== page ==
Front tire changer Chris Taylor and rear tire changer Lee Cunningham will both be suspended for the next three races following a confrontation with Adam Stevens, crew chief for Kyle Busch, after Sunday’s Brickyard 400 at Indianapolis Motor Speedway.
The incident happened after Busch and Martin Truex Jr. crashed while battling for the lead on Lap 112 of last weekend’s race.
Joe Gibbs Racing has not issued a statement on the suspensions, but confirmed that Taylor and Cunningham will be replaced by Kip Wolfmeier and John Royer.
Joe Gibbs Racing provides crew members to the No. 78 team, which is why it issued the suspensions and not Furniture Row Racing.
In addition to their hopes of his winning there, fans attending Dale Earnhardt Jr.’s final NASCAR Cup race at Charlotte Motor Speedway will receive something special to remember him by.
CMS officials announced Wednesday that for every two tickets purchased to the Oct. 8 Bank of America 500, fans will receive a commemorative Dale Jr. bobblehead.
It will be the 14-time Most Popular Driver’s final chance at earning his first Cup points-paying win at his home track (he won the 2000 non-points NASCAR All-Star race as a rookie).
“We wanted to do something special to celebrate with our fans all that Dale Jr. means to our sport,” CMS executive vice president Greg Walter said in a media release. “These keepsakes will be a must-have for collectors and avid fans alike, and a tremendous way to commemorate his last home race here in Charlotte.”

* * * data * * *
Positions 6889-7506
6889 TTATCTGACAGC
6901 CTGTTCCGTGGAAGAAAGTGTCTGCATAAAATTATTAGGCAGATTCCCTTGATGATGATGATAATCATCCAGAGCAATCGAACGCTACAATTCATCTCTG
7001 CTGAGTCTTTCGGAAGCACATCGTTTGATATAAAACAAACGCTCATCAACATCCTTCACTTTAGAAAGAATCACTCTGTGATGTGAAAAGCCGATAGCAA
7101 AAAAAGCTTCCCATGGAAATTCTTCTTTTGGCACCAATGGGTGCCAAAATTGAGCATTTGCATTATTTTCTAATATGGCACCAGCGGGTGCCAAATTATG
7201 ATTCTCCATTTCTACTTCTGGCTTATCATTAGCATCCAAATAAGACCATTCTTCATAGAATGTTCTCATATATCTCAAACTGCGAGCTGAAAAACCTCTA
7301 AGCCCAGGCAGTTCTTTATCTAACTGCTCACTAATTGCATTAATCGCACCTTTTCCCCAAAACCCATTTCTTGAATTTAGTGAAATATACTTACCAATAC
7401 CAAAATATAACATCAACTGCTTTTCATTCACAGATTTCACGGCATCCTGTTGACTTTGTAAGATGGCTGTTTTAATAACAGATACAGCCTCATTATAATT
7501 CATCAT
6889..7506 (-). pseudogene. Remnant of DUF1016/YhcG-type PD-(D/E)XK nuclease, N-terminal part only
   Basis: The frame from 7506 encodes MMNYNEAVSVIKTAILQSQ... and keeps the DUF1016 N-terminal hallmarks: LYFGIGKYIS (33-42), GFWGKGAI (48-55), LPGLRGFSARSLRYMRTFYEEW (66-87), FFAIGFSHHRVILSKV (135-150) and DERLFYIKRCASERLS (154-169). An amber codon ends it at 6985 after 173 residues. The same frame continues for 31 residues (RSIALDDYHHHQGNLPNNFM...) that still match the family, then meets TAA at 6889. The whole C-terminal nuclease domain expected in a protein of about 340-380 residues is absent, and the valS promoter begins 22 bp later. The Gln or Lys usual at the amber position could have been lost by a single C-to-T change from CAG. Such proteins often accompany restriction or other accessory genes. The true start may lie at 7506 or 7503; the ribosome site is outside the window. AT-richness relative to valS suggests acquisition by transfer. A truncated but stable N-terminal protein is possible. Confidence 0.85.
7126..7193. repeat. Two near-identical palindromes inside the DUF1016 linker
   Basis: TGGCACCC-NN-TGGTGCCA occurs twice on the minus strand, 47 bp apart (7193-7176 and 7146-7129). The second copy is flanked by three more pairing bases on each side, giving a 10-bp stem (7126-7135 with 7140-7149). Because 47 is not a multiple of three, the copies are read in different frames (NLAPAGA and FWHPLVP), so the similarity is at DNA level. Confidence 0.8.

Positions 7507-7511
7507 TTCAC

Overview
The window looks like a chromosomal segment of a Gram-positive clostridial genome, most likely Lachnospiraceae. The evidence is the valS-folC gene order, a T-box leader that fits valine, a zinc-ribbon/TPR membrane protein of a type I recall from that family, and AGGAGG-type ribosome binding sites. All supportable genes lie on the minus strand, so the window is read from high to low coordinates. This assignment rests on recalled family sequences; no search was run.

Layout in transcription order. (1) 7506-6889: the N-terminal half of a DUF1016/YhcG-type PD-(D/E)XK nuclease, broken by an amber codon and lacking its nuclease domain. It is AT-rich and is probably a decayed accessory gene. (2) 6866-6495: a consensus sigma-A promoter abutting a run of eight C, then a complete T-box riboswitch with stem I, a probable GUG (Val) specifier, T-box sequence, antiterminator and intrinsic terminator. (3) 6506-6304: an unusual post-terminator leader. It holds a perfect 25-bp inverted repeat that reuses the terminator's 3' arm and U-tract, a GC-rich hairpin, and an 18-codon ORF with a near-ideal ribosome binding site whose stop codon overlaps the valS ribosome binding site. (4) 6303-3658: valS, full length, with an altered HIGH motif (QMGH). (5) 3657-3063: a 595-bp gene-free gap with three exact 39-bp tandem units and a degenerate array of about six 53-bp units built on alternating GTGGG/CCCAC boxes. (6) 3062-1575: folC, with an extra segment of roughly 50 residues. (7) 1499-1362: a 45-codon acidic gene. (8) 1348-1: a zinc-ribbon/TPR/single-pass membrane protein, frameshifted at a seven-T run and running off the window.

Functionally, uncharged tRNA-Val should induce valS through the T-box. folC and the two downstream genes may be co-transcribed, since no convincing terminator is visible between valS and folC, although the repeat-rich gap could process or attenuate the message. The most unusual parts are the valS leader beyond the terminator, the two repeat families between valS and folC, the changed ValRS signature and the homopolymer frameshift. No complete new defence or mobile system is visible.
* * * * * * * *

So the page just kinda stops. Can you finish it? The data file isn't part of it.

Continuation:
Fans that purchase two tickets before Oct. 1 (or while supplies last) will receive a voucher to pick up the commemorative bobblehead during the 500 race weekend.
After the first eight races of the 14-race K&N Pro Series West Series, Iwuji sits 15th.
He’s hoping the six-race sponsorship will help improve his performance to finish as well as he did in his K&N rookie campaign last season (10th place) – or better.
Iwuji’s best finishes this season are a pair of back-to-back 14th-place showings He also has three other top-20 outings.
“This season so far has been a great test of the durability of our team” Iwui said in a media release. “We’ve managed to bring home clean racecars which allows us to spend more time on trying to improve the cars and the way we race other teams this year in the West.”